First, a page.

During the internal discussions at Augsburg it turned out that a second topic of interest might be an approach to the modeling of spatio-temporal movement by Hendricks et al. This involve modalities such as "may" and "must" when describing movement in a geographic space. While the treatment in the original paper is only semi-formal, in the second part of the talk we show how to model these notions in relational algebra with box and diamond operators. They allow then expressing compulsions such as "we must reach the airport before the plane leaves" and avoidance of boundaries such as "we must not pass through road X because of construction work".

Since the abstract algebraic versions of box and diampnd can be used to give general semantics for CTL/CTL* and LTL, the approach should allow developing general spatio-temporal logics for GIS.

References

G. Camara, D. Palomo, R. Souza, O. Oliveira. Towards a generalized map algebra - principles and data types. In Workshop Brasileiro de Geoinform\xE1tica, 7, 2005, Campos do Jordao, Nov. 2005.

M. Hendricks, M. Egenhofer, K. Hornsby. Structuring a wayfinder's dynamic space-time environment. In W. Kuhn, M. Worboys, S. Timpf (eds.), Conference on Spatial Information Theory (COSIT '03), Kartause Ittingen, Switzerland. LNCS 2825. Springer 2003, 75-92

$ Tom Schrijvers, Effects and effect handlers (Tuesday, March 25, 2014, 10:54): No abstract provided

$ Peter H\xF6fner, Algebras for (automatic) verification of graph algorithms (Tuesday, March 25, 2014, 13:49): No abstract provided

$ Jos\xE9 Pedro Magalh\xE3es, Generic generation of constrained random data (Tuesday, March 25, 2014, 15:20): Generating data is useful, not only for testing purposes, but also for creating example data, for instance. Generic data generation gives us the usual advantages of generic programming; we have to write less code, and our generator is robust to changes in the datatype. But generic programs typically depend only on the structure of the type, and are agnostic to any semantics of the underlying data. However, when generating data, we often want to impose restrictions that are more semantic than structural; sorted lists, balanced trees, or valid ASTs, for example. In this talk I look at how to combine a generic data generator with user supplied constraints.

$ Walter Guttmann, Unifying approximation (Tuesday, March 25, 2014, 16:47): In this talk we look at various models of sequential computations. They differ in how precise they are and in the kinds of executions they can represent. Nevertheless they support the same program constructs, which satisfy many laws that we capture using algebras. We look at examples of algebras for iteration and for the states from which a computation has an infinite execution, based on which we define an approximation order. The various computation models are instances of the algebras. Program transformations, refinements and other theorems derived from the axioms hold in all these models. The algebras have also helped to establish an approximation order for a model for which they were not originally designed. The theories are implemented in Isabelle/HOL using its integrated automated theorem provers.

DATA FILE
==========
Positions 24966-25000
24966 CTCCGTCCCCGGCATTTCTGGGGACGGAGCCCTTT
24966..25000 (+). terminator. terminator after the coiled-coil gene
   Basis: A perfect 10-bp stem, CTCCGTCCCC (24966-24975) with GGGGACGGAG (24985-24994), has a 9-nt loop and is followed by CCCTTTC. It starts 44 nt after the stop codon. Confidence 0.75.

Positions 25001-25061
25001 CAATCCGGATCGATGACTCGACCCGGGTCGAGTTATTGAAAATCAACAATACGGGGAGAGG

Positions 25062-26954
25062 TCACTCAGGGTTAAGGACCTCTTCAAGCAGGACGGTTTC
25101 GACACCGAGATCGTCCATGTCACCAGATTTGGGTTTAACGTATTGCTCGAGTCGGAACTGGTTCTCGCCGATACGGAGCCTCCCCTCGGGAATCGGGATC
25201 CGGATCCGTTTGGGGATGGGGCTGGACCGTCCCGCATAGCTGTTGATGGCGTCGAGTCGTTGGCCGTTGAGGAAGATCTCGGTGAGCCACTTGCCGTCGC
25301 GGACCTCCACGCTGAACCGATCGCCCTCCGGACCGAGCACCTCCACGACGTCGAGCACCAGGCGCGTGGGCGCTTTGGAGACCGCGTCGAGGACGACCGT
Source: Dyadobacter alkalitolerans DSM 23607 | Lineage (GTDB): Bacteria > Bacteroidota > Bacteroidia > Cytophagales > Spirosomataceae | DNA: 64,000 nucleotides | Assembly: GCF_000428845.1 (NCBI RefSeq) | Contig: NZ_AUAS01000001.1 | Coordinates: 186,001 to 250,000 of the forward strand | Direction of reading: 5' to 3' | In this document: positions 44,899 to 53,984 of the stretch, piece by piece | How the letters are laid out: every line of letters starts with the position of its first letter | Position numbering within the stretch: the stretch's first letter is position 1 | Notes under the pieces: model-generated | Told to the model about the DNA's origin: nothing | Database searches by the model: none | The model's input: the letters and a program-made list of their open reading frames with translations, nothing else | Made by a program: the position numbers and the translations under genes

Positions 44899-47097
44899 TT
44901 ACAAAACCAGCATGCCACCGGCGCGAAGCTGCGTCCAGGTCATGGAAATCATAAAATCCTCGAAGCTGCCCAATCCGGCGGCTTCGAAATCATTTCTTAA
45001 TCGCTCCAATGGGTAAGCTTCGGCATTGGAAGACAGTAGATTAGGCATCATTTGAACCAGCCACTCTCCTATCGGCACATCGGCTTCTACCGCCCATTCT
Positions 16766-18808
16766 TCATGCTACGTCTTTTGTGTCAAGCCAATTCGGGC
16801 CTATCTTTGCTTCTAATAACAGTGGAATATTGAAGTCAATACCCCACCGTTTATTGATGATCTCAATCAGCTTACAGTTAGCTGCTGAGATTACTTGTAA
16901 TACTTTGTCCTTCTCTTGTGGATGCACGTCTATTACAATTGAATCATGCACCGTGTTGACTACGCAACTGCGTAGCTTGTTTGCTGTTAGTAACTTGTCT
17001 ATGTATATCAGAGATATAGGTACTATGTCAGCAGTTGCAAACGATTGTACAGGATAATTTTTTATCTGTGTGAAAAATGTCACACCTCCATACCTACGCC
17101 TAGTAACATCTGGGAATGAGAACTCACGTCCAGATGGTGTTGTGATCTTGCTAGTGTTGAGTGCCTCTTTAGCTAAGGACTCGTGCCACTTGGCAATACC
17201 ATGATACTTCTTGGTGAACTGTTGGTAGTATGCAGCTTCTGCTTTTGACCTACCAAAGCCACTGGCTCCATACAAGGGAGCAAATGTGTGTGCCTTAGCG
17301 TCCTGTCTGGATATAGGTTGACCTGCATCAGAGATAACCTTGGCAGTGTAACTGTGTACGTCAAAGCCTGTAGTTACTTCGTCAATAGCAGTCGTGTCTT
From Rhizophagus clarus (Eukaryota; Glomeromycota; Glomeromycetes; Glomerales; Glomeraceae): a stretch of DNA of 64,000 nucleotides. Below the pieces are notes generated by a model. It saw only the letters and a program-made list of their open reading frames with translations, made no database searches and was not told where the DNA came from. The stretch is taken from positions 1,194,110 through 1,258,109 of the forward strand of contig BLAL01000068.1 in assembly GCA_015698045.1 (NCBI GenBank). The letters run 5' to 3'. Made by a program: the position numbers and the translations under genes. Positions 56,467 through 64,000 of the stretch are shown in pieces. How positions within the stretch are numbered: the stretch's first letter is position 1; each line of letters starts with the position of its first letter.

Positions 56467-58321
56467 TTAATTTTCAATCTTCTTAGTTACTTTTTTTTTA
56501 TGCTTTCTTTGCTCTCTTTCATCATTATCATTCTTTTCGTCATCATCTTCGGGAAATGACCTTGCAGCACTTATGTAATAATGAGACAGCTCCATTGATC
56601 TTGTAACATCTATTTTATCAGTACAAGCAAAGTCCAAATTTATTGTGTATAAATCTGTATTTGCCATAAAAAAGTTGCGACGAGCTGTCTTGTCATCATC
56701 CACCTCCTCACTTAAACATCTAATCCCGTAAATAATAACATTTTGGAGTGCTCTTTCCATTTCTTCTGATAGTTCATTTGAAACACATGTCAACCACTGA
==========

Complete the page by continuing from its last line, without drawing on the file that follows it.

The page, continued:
$ Patrik Jansson, An algebra for parallel parsing (Wednesday, March 26, 2014, 9:02): ( File1, File2)

$ Janis Voigtl\xE4nder, Embarrassingly simple generation of free theorems (Wednesday, March 26, 2014, 11:00): Presenting a simple generation scheme for free theorems (statements derived from polymorphic function types), which avoids unfolding of relational expressions and subsequent simplifications. During the talk, it turned out that the scheme is closely related to what dinaturality gives.

$ Jeremy Gibbons, Entangled state monads (Wednesday, March 26, 2014, 11:36): We present a monadic treatment of symmetric state-based bidirectional transformations, and show how it arises naturally from the well-known asymmetric lens-based account. As a step towards a unifying account of bidirectionality in general, we exhibit existing classes of state-based approaches from the literature as instances of our new constructions, investigate composition of entangled state monads, and sketch out notions of equivalence and the combination of bidirectionality with other computational effects. (joint work with Faris Abou-Saleh, James Cheney, James McKinna, Perdita Stevens)

$ Roland Backhouse, Overcoming non-distributivity (Thursday, March 27, 2014, 9:56): No abstract provided

$ Wouter Swierstra, Auto in Agda - Programming proof search (Thursday, March 27, 2014, 11:29): No abstract provided

$ Ralf Hinze, Mamamorphisms (Thursday, March 27, 2014, 14:00): The past decades have witnessed an extensive study of structured recursion schemes. A general scheme is the hylomorphism, which captures the essence of divide-and-conquer - a problem is broken into sub-problems by a coalgebra; sub-problems are solved recursively; the sub-solutions are combined by an algebra to form a solution. In this talk we introduce a simple toolbox for assembling recursive coalgebras, which by definition ensure that their hylo equations have unique solutions, whatever the algebra. Our main tool is the conjugate rule, a generic rule parametrized by an adjunction and a conjugate pair of natural transformations. Each seminal adjunction induces a useful recursion scheme. In fact, almost every structured recursion scheme seems to arise as an instance of the conjugate rule.